Re: [R] Question on approximations of full logistic regression model

From: Frank Harrell <f.harrell_at_vanderbilt.edu>
Date: Sun, 15 May 2011 20:25:50 -0700 (PDT)

I think you are doing this correctly except for one thing. The validation and other inferential calculations should be done on the full model. Use the approximate model to get a simpler nomogram but not to get standard errors. With only dropping one variable you might consider just running the nomogram on the entire model.
Frank

細田弘吉 wrote:
>
> Hi,
> I am trying to construct a logistic regression model from my data (104
> patients and 25 events). I build a full model consisting of five
> predictors with the use of penalization by rms package (lrm, pentrace
> etc) because of events per variable issue. Then, I tried to approximate
> the full model by step-down technique predicting L from all of the
> componet variables using ordinary least squares (ols in rms package) as
> the followings. I would like to know whether I am doing right or not.
>

>> library(rms)
>> plogit <- predict(full.model)
>> full.ols <- ols(plogit ~ stenosis+x1+x2+ClinicalScore+procedure, sigma=1)
>> fastbw(full.ols, aics=1e10)

>
> Deleted Chi-Sq d.f. P Residual d.f. P AIC R2
> stenosis 1.41 1 0.2354 1.41 1 0.2354 -0.59 0.991
> x2 16.78 1 0.0000 18.19 2 0.0001 14.19 0.882
> procedure 26.12 1 0.0000 44.31 3 0.0000 38.31 0.711
> ClinicalScore 25.75 1 0.0000 70.06 4 0.0000 62.06 0.544
> x1 83.42 1 0.0000 153.49 5 0.0000 143.49 0.000
>
> Then, fitted an approximation to the full model using most imprtant
> variable (R^2 for predictions from the reduced model against the
> original Y drops below 0.95), that is, dropping "stenosis".
>
>> full.ols.approx <- ols(plogit ~ x1+x2+ClinicalScore+procedure)
>> full.ols.approx$stats

> n Model L.R. d.f. R2 g Sigma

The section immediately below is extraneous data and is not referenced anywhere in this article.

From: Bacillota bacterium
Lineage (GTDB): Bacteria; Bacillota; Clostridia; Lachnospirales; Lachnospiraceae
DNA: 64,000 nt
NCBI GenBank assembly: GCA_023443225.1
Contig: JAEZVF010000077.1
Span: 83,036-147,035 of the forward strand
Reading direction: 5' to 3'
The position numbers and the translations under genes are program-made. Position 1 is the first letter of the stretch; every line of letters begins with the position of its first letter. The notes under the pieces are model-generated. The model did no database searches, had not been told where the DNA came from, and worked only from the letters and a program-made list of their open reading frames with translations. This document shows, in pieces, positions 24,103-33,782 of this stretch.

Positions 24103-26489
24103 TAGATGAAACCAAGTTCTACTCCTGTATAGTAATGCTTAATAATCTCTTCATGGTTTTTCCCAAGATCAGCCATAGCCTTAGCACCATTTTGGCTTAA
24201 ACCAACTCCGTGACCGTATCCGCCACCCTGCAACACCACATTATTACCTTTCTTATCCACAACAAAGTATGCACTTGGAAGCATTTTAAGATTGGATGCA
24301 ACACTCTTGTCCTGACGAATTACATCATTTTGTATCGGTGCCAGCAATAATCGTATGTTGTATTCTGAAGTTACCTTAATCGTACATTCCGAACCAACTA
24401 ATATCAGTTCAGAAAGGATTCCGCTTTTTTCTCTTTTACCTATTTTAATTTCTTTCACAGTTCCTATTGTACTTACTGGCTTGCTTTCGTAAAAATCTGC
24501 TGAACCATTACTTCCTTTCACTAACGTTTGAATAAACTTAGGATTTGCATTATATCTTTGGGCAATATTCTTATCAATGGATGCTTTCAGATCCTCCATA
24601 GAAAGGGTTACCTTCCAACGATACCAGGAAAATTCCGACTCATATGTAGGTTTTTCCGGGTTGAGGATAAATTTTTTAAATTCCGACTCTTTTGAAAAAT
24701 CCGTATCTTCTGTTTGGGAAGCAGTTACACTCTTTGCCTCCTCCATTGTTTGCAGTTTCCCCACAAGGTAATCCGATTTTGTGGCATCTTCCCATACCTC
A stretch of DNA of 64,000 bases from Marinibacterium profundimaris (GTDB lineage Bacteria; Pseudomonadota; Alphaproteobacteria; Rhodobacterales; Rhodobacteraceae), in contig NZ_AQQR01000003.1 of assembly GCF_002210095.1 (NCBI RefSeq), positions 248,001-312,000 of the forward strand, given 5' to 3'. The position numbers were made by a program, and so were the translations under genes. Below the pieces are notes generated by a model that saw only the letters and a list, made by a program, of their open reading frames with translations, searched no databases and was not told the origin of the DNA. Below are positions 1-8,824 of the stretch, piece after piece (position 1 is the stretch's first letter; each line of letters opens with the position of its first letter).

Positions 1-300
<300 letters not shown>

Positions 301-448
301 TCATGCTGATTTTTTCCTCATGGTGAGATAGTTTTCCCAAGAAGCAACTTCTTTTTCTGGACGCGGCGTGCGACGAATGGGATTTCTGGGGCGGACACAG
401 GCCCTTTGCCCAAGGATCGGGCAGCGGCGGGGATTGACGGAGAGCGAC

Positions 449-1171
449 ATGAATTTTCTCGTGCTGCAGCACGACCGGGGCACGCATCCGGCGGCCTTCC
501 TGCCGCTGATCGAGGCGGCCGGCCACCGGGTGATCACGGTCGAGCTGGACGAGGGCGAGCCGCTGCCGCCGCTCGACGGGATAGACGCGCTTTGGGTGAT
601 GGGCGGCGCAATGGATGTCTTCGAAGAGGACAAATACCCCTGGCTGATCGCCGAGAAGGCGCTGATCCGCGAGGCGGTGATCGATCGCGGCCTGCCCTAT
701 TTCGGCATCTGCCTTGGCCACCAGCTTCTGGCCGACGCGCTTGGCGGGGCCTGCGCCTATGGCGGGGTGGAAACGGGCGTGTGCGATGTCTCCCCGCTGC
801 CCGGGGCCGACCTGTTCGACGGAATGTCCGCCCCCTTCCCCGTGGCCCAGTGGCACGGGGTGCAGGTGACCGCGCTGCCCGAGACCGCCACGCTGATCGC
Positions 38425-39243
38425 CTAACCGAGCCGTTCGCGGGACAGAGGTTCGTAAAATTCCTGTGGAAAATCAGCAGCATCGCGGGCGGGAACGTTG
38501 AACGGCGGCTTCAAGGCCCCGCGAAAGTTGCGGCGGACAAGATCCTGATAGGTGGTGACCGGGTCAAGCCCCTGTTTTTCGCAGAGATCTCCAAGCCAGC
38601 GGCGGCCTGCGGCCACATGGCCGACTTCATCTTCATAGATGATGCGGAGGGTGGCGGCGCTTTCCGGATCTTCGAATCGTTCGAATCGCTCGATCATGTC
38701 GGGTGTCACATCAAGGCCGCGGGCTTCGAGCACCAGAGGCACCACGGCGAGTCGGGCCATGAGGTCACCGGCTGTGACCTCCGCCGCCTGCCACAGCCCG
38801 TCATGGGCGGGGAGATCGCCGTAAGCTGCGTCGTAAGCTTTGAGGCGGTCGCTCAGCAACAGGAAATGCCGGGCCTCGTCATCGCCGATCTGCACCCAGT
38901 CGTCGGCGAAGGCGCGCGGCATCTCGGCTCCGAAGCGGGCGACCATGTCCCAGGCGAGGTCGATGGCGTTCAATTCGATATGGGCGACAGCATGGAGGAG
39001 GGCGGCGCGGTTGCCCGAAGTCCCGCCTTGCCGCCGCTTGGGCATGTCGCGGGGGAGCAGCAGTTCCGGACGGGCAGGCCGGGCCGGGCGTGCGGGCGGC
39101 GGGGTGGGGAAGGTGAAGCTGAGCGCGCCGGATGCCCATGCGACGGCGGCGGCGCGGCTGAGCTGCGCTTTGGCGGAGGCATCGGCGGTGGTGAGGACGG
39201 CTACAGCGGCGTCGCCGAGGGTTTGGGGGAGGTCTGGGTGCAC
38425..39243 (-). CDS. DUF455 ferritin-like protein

> 104.0000000 487.9006640 4.0000000 0.9908257 1.3341718 0.1192622
>
> This approximate model had R^2 against the full model of 0.99.
> Therefore, I updated the original full logistic model dropping
> "stenosis" as predictor.
>
>> full.approx.lrm <- update(full.model, ~ . -stenosis)

>
>> validate(full.model, bw=F, B=1000)

> index.orig training test optimism index.corrected n
> Dxy 0.6425 0.7017 0.6131 0.0887 0.5539 1000
> R2 0.3270 0.3716 0.3335 0.0382 0.2888 1000
> Intercept 0.0000 0.0000 0.0821 -0.0821 0.0821 1000
> Slope 1.0000 1.0000 1.0548 -0.0548 1.0548 1000
> Emax 0.0000 0.0000 0.0263 0.0263 0.0263 1000
>
>> validate(full.approx.lrm, bw=F, B=1000)

> index.orig training test optimism index.corrected n
> Dxy 0.6446 0.6891 0.6265 0.0626 0.5820 1000
> R2 0.3245 0.3592 0.3428 0.0164 0.3081 1000
> Intercept 0.0000 0.0000 0.1281 -0.1281 0.1281 1000
> Slope 1.0000 1.0000 1.1104 -0.1104 1.1104 1000
> Emax 0.0000 0.0000 0.0444 0.0444 0.0444 1000
>
> Validatin revealed this approximation was not bad.
> Then, I made a nomogram.
>
>> full.approx.lrm.nom <- nomogram(full.approx.lrm,

> fun.at=c(0.05,0.1,0.2,0.4,0.6,0.8,0.9,0.95), fun=plogis)
>> plot(full.approx.lrm.nom)

>
> Another nomogram using ols model,
>
>> full.ols.approx.nom <- nomogram(full.ols.approx,

> fun.at=c(0.05,0.1,0.2,0.4,0.6,0.8,0.9,0.95), fun=plogis)
>> plot(full.ols.approx.nom)

>
> These two nomograms are very similar but a little bit different.
>
> My questions are;
>
> 1. Am I doing right?
>
> 2. Which nomogram is correct
>
> I would appreciate your help in advance.
>
> --
> KH
>
> ______________________________________________
> R-help_at_r-project.org mailing list
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> PLEASE do read the posting guide
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> and provide commented, minimal, self-contained, reproducible code.
>


Frank Harrell
Department of Biostatistics, Vanderbilt University
--
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Received on Mon 16 May 2011 - 03:30:44 GMT

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